By Janet Trautwein
The Affordable Care Act’s health insurance exchanges opened for business earlier this month. Now, millions of Americans who do not get coverage through work have the opportunity to shop for policies that will take effect in 2016.
But they only have a few months to do so. This open enrollment period will end on Jan. 31.
Those who currently lack insurance should sign up without delay. And those who have had coverage this year should investigate whether there’s a better deal available to them for coverage that will kick in next year. Picking a plan can be complicated, but it’s worth it — and there’s help available to ensure that consumers make wise decisions for themselves and their families.
There are many advantages to getting covered. The most important, of course, is that insurance ensures access to medical care. Robust coverage can be a life-saver in the event of a serious medical emergency.
But insurance also keeps people from having to pay the Affordable Care Act’s penalty for not maintaining coverage — a penalty that increases dramatically in 2016.
This year, those who were uninsured paid either $325 per adult and $162.50 per child, up to a maximum of $975, or 2 percent of their income — whichever was greater.
In 2016, those who don’t secure coverage will pay much more. The per-person rates will more than double to $695 per adult and $347.50 per child, up to a maximum of $2,085. Wealthier uninsured will have to pay 2.5 percent of their incomes.
That’s a lot of money to spend on not getting insurance.
Additionally, federal tax credits subsidizing coverage are available through the exchanges for low-income individuals who need help paying for their policies. This year, 85 percent of those who bought private plans on the exchanges got financial assistance.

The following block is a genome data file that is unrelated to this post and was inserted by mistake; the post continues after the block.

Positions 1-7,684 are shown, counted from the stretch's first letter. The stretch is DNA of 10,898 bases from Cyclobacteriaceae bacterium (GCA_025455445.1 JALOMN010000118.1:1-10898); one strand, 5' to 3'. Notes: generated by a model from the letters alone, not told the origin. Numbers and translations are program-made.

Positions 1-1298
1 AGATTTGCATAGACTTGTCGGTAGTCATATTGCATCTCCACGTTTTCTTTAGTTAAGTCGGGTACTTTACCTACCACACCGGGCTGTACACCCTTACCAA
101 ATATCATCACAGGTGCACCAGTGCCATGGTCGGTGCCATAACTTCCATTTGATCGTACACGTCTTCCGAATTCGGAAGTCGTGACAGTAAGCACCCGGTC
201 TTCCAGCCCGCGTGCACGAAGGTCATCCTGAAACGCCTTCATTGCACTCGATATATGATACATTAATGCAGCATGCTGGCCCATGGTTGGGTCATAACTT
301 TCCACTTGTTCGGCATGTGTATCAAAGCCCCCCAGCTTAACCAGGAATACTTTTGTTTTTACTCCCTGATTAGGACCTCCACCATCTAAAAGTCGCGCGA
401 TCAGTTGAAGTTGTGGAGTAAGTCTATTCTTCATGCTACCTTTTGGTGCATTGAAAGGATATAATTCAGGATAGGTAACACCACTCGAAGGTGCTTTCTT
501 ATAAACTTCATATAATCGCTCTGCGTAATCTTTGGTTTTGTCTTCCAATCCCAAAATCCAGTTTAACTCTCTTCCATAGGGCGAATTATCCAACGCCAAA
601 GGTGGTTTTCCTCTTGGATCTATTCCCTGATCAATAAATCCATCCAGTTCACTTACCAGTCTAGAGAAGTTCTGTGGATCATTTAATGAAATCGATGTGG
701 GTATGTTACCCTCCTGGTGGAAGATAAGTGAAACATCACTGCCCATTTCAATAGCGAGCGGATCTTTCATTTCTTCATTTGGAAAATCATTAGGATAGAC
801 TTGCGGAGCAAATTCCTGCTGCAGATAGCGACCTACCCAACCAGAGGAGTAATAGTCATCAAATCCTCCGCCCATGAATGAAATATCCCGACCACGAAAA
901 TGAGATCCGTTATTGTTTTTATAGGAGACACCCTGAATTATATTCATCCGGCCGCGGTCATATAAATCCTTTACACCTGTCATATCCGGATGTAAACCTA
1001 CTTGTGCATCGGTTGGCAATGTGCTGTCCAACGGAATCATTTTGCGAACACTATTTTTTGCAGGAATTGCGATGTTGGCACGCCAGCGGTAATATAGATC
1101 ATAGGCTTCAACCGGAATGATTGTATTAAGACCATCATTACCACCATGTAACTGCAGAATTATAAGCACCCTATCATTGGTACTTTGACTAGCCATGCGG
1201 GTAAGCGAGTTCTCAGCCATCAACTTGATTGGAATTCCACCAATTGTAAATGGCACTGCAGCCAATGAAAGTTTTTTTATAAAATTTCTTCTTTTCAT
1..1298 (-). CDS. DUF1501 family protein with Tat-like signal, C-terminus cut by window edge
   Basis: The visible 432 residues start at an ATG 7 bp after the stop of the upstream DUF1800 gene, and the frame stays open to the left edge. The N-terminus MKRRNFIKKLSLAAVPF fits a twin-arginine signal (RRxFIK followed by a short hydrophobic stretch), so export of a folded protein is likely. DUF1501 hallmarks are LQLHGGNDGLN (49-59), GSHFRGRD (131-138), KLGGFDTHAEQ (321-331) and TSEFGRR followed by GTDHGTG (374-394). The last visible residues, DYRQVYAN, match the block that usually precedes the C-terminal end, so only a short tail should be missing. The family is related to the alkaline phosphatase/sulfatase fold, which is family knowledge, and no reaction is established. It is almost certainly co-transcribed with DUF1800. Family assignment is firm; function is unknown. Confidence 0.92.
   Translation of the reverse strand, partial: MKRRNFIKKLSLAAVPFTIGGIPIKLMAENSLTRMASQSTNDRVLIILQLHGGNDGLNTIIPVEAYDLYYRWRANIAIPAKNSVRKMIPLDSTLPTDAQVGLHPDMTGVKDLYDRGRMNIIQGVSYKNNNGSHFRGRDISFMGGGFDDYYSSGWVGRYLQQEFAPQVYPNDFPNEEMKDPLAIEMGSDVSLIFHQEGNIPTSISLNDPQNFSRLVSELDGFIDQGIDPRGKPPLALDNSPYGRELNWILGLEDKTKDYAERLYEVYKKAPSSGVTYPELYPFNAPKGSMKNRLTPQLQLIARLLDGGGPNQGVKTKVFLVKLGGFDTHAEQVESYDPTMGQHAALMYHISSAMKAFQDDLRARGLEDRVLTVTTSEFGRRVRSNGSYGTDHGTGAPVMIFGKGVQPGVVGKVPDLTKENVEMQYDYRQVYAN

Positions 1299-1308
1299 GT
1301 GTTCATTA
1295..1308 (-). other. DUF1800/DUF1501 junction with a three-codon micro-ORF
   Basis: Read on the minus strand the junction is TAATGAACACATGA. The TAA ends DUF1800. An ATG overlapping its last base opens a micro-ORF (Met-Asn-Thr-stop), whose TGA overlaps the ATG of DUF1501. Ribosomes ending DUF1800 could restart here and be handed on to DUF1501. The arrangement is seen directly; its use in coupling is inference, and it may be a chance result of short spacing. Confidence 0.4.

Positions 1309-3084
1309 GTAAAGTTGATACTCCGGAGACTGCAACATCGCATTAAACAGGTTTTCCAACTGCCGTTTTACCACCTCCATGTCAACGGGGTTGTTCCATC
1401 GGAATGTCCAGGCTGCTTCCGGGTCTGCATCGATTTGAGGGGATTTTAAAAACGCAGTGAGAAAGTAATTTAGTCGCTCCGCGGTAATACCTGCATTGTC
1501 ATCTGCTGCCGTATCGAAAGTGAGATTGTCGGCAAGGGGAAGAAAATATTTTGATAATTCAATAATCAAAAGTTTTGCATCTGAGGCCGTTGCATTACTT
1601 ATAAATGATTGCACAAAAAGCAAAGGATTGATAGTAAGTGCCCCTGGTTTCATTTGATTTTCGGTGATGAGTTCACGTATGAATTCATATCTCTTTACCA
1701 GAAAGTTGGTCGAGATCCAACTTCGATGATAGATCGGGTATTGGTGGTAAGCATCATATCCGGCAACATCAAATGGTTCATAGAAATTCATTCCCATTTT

However, the online insurance exchanges can be very complex. Fortunately, buyers who find themselves overwhelmed can seek the expert counsel of a licensed, professional insurance broker. The easiest way to do so is via a free tool available online, at agent-finder.org.
Brokers are specifically trained to help consumers work their way through the maze of plans, coverage levels, deductibles, networks, and premiums. Nearly three-quarters spend most of their time explaining coverage to clients, according to the Kaiser Family Foundation. And nearly two-thirds of brokers devote significant time to resolving claims questions or disputes with insurance carriers.
Brokers also yield results for their clients. According to research from the University of Minnesota, premiums are 13 percent lower in areas where there are the most brokers, compared with those with the fewest.
It’s no wonder that nearly 84 percent of shoppers who got assistance purchasing exchange coverage in 2014 rated their agent or broker as “helpful.” No other enrollment assistance group received a higher satisfaction rate.
Selecting a health plan can be confusing. But help is readily available. And the Affordable Care Act provides incentives for buying insurance — carrots in the form of subsidies to those with low incomes, and sticks in the form of penalties for those who fail to sign up.
During this open enrollment season, getting covered should be a no-brainer.
Janet Trautwein is CEO of the National Association of Health Underwriters. To learn more, visit www.BrokersMakingaDifference.org